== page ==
And as attorney Fein pointed out, current robo practices aren’t nearly as praiseworthy as the robos’ squeaky-clean public image would suggest. Conflicts of interest exist. Fees aren’t always low. Investment options are often limited and may include proprietary products. Although today’s robo portfolios are relatively benign, focusing on buy-and-hold ETF strategies, tomorrow’s robo portfolios may, and probably will, include all manner of high-fee products and could even utilize hair-trigger market timing strategies.
For now, we should put aside the sweeping policy considerations and forget about how the robos look today. Whatever rules we settle on now we should be willing to live with for years to come.
So let’s take a quick look at some sticky legal issues that will help us answer the two important questions with which we began this discussion.
The Fiduciary Question
Investment advisors who are registered under the Investment Advisers Act of 1940 owe a fiduciary duty to their clients. This fiduciary obligation is not actually spelled out in the Advisers Act itself, but was breathed into the statute in 1963 by the U.S. Supreme Court in SEC vs. Capital Gains Research Bureau.
There are two parts of an advisor’s fiduciary obligation. The first is the duty of loyalty, which is the obligation of the advisor to act in the client’s benefit and to place the client’s interests ahead of the advisor’s. The second is the duty of care, which is the advisor’s obligation to act with the care, competence and diligence that normally would be exercised by a fiduciary in similar circumstances.
The key to satisfying these obligations is knowing the client.
Robos collect basic data about the client, such as name, age and address, and then run the client through what is essentially a short risk-tolerance questionnaire. Astronomer and computer scientist Clifford Stoll famously said, “Data is not information, information is not knowledge, knowledge is not understanding and understanding is not wisdom.” The robos collect data, but have very little knowledge about — and certainly no understanding of — the needs or interests of the client. How can you meet your fiduciary obligations to someone you don’t know?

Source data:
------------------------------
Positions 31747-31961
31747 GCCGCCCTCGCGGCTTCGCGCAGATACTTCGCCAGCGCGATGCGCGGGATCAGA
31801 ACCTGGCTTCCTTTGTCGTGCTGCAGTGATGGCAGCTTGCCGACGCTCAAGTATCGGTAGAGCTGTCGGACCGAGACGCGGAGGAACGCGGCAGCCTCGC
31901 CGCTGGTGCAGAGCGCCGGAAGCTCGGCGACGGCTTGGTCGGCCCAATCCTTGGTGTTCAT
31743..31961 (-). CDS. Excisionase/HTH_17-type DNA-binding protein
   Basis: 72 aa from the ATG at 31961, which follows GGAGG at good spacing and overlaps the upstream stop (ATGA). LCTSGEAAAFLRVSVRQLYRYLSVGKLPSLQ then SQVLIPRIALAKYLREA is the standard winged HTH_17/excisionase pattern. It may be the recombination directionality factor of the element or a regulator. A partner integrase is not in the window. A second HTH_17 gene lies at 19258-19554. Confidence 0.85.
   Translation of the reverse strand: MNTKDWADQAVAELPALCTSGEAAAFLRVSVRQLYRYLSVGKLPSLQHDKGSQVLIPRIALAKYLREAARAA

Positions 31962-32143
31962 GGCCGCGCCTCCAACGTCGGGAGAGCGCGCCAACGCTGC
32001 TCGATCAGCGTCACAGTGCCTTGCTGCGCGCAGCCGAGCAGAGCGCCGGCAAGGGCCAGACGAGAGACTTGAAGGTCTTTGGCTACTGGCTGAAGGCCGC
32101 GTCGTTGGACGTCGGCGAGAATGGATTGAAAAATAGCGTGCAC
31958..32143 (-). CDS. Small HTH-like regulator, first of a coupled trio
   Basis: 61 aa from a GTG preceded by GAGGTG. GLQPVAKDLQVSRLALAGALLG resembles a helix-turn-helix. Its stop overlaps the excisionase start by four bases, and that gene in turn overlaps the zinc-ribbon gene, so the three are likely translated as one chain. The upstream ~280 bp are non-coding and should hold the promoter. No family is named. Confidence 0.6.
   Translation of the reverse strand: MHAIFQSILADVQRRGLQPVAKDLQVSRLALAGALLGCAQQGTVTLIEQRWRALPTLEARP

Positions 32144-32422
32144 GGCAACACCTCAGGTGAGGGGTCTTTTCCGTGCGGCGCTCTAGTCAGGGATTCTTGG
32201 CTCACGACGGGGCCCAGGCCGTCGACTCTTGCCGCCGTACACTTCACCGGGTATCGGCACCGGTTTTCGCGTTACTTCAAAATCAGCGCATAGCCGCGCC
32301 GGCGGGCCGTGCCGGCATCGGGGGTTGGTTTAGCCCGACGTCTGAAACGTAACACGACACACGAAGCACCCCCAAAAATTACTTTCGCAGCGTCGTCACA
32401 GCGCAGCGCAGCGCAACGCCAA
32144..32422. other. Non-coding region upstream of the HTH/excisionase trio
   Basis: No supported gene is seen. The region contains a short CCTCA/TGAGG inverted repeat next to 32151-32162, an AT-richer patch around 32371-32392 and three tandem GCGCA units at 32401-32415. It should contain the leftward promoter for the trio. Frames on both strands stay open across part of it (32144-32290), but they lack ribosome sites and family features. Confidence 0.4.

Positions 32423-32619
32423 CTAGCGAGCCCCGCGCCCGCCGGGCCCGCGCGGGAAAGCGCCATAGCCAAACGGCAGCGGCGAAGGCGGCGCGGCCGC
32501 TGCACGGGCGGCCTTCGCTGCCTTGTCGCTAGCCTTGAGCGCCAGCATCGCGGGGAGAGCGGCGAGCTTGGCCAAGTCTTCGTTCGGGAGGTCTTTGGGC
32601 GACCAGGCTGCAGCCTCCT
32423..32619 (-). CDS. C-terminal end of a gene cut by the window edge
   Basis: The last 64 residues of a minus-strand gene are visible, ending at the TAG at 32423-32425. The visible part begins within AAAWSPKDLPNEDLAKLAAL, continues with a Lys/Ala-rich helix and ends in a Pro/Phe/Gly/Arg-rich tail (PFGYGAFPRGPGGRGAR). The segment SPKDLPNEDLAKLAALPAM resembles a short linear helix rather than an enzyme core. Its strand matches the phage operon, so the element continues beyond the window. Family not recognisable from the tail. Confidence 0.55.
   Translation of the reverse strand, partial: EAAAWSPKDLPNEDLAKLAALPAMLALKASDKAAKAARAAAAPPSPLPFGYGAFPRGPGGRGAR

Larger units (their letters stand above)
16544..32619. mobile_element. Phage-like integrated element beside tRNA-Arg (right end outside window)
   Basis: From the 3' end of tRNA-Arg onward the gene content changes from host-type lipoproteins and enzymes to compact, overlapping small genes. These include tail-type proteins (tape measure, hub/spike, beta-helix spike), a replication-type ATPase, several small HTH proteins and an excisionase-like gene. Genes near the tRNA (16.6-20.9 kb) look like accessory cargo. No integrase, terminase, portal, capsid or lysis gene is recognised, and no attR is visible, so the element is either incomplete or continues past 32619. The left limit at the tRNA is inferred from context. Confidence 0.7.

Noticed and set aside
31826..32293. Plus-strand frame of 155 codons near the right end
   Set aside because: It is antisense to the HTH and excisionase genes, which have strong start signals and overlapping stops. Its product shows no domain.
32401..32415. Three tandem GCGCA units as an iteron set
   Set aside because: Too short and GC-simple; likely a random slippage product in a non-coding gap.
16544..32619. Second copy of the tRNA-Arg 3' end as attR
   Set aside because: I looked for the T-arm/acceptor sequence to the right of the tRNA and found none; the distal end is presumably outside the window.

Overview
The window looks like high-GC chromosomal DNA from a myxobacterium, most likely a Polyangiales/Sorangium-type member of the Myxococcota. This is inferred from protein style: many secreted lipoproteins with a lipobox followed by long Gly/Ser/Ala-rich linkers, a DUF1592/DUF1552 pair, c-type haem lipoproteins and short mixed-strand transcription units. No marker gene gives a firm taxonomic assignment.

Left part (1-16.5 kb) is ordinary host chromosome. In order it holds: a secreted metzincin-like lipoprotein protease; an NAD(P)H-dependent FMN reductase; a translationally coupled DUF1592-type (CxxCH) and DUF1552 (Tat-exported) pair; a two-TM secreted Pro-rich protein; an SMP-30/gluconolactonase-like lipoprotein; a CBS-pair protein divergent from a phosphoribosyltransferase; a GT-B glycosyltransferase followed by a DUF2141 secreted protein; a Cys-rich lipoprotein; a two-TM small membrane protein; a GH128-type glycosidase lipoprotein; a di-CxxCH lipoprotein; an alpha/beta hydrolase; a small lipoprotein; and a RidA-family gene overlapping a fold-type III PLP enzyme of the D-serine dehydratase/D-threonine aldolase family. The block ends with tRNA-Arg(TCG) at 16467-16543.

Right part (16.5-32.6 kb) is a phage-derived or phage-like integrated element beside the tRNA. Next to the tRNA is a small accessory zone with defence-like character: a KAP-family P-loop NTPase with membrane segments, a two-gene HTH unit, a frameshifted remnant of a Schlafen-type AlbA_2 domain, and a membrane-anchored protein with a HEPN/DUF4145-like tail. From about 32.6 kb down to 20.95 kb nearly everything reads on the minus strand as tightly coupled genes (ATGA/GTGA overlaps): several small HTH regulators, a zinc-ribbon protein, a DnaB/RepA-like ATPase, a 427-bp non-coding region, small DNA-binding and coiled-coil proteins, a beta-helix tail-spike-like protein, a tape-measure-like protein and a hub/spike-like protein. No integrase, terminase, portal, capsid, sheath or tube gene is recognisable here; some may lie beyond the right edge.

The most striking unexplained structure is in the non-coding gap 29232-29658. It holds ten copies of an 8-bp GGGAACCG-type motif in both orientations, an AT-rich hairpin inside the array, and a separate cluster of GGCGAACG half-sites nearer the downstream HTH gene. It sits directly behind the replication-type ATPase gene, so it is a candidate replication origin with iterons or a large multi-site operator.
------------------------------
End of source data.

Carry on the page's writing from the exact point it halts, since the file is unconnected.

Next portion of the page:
I’ve written before about the challenges of using conventional risk tolerance questionnaires to gain an understanding of a client’s investment needs. On a stand-alone basis they are essentially worthless. Only in the hands of a skilled advisor do they become valuable tools.
It is simply not possible to understand the goals, experiences, preferences, risk profile and other relevant information about a client without talking to them. Anyone who has worked with clients knows this. The answers to a 10- or 15-item questionnaire provided in an online environment cannot even begin to scratch the surface. There may come a day when artificial intelligence has advanced to such a state that a human advisor does not need to be a party to that conversation, but that day is far in the future.
The Morgan Lewis paper acknowledges that fiduciary obligations require an advisor to have “a reasonable basis for its advice.” The Morgan Lewis lawyers do not directly argue that the meager data collected by the robos is sufficient to form a reasonable basis. Rather, they argue that the robos and their clients may agree to limit the scope of the fiduciary duties owed to the client and the amount of information the robo must collect. In effect, they are saying that by using the robos’ services, the client is agreeing to the limited nature of the interaction between the robo and client.
The implications of this argument are frightening. It says that an advisor can disclaim as much responsibility as the client will agree to. This is particularly distressing in light of the fact highlighted in Fein’s paper that at least one robo client agreement is 140 pages long!
This essentially turns the robo advisor into a self-help platform for do-it- yourself investors. Morgan Lewis argues that “goal-based” investors — those with very specific investment objectives like accumulating assets for retirement, college funding or saving for a vacation house — do not want or need to engage in a comprehensive financial planning process. For them, collecting less information is perfectly appropriate since the Advisers Act does not dictate the quantity of information that must be collected.
This is absolutely true. But what about the quality of the information? First of all, there is very little established science behind most risk tolerance questionnaires. Moreover, research has shown that a person’s risk tolerance changes over time and that people are notoriously bad at assessing their own tolerance for risk.
Then there is the problem of properly identifying a client’s goals. What if a client isn’t really sure about her goals or has a problem articulating her goals? What if a client has multiple goals? What if the client has conflicting goals? What if there’s a gap between an investor’s tolerance for risk and the amount of risk he needs to take to reach his goal? What if the investor simply doesn’t understand some of the 10 or 15 questions on the questionnaire? What if they think they understand the questions, but really don’t?